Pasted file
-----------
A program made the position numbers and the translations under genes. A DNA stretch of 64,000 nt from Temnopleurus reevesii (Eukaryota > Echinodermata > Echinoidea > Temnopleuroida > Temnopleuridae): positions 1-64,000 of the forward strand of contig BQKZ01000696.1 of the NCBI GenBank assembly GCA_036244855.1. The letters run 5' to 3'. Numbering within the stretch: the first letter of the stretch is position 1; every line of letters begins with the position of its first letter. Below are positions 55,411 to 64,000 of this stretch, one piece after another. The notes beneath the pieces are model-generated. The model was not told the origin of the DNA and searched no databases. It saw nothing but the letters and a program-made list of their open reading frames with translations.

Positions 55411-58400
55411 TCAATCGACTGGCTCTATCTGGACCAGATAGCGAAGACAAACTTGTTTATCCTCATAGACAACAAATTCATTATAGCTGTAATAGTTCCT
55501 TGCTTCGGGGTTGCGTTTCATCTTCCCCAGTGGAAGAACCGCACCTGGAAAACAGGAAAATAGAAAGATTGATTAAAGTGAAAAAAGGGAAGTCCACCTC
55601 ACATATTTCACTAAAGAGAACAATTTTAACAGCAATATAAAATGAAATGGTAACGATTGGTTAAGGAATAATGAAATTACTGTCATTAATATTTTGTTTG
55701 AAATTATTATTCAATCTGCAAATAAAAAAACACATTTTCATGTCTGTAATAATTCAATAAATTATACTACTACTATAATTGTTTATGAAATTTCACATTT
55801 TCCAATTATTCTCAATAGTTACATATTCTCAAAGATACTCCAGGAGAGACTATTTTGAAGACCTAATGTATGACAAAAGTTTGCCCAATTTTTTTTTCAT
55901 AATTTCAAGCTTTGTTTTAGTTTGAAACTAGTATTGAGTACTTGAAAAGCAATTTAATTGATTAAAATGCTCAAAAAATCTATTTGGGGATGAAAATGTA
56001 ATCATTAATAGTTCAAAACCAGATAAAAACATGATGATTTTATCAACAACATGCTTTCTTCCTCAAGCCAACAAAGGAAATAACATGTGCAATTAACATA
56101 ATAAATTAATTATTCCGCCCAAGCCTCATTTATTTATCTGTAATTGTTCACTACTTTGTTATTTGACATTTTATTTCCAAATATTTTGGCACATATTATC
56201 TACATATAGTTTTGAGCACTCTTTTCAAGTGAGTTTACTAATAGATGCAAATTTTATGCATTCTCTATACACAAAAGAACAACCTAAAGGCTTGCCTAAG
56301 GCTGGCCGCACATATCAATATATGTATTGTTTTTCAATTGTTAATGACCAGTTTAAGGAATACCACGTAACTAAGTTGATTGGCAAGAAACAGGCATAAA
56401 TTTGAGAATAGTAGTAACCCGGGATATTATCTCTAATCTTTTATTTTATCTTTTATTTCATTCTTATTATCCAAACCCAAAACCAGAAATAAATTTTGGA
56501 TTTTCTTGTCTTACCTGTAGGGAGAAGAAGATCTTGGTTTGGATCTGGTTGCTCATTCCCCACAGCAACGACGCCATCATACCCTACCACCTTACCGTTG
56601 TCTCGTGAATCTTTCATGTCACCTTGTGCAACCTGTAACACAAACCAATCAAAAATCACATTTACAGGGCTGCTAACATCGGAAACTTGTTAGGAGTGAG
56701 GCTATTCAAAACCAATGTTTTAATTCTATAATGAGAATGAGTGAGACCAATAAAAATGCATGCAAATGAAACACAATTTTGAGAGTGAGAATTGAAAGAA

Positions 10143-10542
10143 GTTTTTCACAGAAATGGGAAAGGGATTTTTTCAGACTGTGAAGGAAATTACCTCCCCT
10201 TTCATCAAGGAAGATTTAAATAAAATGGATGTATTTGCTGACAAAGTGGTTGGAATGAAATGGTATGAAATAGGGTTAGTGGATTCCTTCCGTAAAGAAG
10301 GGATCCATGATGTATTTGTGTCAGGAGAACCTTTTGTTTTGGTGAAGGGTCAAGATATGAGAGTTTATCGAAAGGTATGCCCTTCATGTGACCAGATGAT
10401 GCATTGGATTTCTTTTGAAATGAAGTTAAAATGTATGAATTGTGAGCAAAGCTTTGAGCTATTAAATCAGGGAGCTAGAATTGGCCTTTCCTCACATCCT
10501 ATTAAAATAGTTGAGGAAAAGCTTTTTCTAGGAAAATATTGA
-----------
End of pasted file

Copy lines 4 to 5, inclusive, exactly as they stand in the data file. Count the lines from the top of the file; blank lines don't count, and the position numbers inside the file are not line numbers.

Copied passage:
55501 TGCTTCGGGGTTGCGTTTCATCTTCCCCAGTGGAAGAACCGCACCTGGAAAACAGGAAAATAGAAAGATTGATTAAAGTGAAAAAAGGGAAGTCCACCTC
55601 ACATATTTCACTAAAGAGAACAATTTTAACAGCAATATAAAATGAAATGGTAACGATTGGTTAAGGAATAATGAAATTACTGTCATTAATATTTTGTTTG